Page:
Exhibition Disquieting Muses
Duration: July 5–September 4, 2011
Opening: Tuesday, July 5, 2011at 20:30
The exhibition Disquieting Muses presents works from 7 contemporary women artists – Mona Hatoum, Lara Baladi, Zineb Sedira, Diana Al-Hadid, Zoulikha Bouabdellah, Majida Khattari and Hay Kahraman- whose origin and life experience connects them with the Arab world, although –due to historical and political circumstances- they have chosen or they have been obliged to take distance from their birth places. It deals with the complexity of personal experience and the transformation of feelings of loss and displacement into artistic creation.
In 1957, almost forty years after Giorgio de Chirico’s painting “Τhe Disquieting Muses”, the American poet Sylvia Plath, at the age of 24 years old, wrote a poem with the same title. In her “Disquieting Muses”, the poet initially accused her mother for her recklessness in letting ominous influences invade her daughter’s life from her early childhood. Plath had rejected the conventional education she was obliged to follow, the fragile, idealistic world that her mother had tried to create in favor of her children; instead, she had chosen different sources of knowledge, as she characteristically notes:
I learned, I learned, I learned elsewhere,
from muses unhired by you, dear mother.
These two verses capture with exceptional density and clarity a common characteristic of women artists participating in the exhibition “Disquieting Muses”: their longing to transcend whatever restriction imposed on them by their societies because of origin or gender issues, religious or political discriminations, achieving a critical exploitation of tools and practices derived from various cultural systems.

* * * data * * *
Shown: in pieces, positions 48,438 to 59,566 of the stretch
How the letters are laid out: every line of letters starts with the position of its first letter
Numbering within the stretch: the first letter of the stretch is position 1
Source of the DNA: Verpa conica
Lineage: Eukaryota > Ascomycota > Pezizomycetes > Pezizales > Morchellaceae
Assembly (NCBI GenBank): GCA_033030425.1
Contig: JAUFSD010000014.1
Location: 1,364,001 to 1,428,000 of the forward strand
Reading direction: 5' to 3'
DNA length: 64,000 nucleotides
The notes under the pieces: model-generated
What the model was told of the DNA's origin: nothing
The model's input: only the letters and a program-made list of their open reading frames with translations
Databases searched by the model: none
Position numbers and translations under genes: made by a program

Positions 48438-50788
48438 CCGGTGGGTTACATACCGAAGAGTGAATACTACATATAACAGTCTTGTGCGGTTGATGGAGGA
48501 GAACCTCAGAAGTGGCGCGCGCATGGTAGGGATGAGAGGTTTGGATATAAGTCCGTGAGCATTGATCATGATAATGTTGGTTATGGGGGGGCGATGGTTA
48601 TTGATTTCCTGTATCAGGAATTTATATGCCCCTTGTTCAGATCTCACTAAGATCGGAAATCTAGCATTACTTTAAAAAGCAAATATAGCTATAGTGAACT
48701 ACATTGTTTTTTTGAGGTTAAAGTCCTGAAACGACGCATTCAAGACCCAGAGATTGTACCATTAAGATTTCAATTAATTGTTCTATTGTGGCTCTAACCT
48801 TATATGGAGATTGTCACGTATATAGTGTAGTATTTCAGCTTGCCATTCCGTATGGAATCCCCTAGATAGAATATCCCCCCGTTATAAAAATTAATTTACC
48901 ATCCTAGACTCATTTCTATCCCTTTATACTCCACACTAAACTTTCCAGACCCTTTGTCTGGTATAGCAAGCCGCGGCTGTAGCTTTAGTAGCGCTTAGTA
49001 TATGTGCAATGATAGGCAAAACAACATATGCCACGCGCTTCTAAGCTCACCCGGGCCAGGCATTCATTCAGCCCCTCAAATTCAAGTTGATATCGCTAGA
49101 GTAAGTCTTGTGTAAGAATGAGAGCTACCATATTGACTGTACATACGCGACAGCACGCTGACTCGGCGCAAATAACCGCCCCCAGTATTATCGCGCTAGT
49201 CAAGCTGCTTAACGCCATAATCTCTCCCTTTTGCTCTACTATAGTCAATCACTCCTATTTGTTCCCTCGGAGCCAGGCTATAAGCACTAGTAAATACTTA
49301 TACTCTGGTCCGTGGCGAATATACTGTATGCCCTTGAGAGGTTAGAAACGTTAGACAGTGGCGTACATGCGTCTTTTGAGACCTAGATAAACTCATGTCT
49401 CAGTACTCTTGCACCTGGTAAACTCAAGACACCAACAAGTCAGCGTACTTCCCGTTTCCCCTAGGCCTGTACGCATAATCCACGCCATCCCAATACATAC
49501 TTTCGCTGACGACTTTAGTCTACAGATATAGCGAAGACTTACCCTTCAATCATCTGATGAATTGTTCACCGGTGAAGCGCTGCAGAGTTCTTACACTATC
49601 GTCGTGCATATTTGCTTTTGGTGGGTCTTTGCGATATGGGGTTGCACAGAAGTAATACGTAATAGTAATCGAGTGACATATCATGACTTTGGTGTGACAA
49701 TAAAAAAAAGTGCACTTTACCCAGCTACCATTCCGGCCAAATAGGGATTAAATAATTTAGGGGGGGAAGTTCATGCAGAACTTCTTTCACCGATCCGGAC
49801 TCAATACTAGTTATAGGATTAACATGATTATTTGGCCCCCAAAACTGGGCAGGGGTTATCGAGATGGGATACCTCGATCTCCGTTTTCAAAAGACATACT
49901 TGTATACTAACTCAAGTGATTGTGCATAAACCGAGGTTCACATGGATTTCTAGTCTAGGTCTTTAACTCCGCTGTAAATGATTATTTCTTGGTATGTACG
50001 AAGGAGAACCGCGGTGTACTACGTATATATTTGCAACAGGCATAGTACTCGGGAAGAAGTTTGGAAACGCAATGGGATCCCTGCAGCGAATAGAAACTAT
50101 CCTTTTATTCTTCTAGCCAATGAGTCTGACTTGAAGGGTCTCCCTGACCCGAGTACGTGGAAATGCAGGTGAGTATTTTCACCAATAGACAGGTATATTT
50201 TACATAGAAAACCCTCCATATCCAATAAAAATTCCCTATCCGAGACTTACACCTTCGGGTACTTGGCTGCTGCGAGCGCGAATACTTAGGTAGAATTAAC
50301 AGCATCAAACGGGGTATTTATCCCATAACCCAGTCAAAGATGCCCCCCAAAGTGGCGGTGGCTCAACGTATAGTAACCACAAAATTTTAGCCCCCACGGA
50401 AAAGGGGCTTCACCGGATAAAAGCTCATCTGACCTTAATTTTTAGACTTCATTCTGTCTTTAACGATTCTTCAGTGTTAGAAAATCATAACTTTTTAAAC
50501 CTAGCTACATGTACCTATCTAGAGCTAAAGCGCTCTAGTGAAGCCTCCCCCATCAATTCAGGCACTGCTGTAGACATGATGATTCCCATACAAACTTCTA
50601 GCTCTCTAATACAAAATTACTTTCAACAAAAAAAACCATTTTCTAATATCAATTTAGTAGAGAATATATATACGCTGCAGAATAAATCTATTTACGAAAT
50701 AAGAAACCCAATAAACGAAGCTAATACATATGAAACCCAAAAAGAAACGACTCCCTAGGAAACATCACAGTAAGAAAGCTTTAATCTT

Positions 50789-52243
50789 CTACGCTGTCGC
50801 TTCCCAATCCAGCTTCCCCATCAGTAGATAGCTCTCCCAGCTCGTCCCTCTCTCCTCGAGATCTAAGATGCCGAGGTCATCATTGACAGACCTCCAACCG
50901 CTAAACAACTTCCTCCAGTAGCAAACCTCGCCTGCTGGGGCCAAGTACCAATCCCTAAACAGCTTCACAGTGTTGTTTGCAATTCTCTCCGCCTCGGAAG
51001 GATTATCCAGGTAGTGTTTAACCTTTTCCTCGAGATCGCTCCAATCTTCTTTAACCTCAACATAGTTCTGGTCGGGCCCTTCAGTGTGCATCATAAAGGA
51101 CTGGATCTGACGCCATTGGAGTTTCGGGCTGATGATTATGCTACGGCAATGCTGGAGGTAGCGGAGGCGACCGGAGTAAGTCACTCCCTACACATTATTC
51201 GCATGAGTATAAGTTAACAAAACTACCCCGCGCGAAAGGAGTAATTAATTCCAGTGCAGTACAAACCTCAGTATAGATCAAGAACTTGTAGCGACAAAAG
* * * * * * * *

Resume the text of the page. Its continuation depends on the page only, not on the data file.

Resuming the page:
Their attitude could be generally conceived as indicative of an in-between condition, where their denial to conform to a prescribed future in their countries of origin coexisted with the unfulfilled integration in their new social and cultural environments. By that choice, the construction of their identity became a continuous and ongoing process, and the independent character of their artistic creativity was strengthened permitting multiple and sometimes contradictory readings of their work. With the magnetism of their perfectly achieved form, several works of the exhibition create an atmosphere of menace and disquiet provoking mixed responses of attraction and repulsion.
The structured effort to eliminate the strict normative models imposed by family, tradition, and cultural context, and the construction of an inclusive creative identity form the narrative axes both of the poem and the exhibition presented at the Thessaloniki Center of Contemporary Art.
The exhibition explores the complexity of the personal experience and the ways through which artists transform into visual form the experience of expatriation keeping a conscious distance from the system of cultural references in which they were fostered.
The allegorical image of the disquieting muse functions as a common conceptual base and as a symbolic representation of the artist’s freedom to “invite different muses”, i.e. to move selectively between different traditions adopting, rejecting, transforming and reconceptualizing the chosen elements from the various cultures with which the artist is associated. At the same time, it defends the avoidance of standardizations and oversimplifications in issues relating to identity and origin.
The exhibition “Disquieting Muses” is part of the "
Curator: Syrago Tsiara, Director CACT
 Sylvia Plath, ‘Disquieting Muses’, Sylvia Plath The Collected Poems, edited by Ted Hughes, Harper & Row Publishers, New York 1981, p. 74-6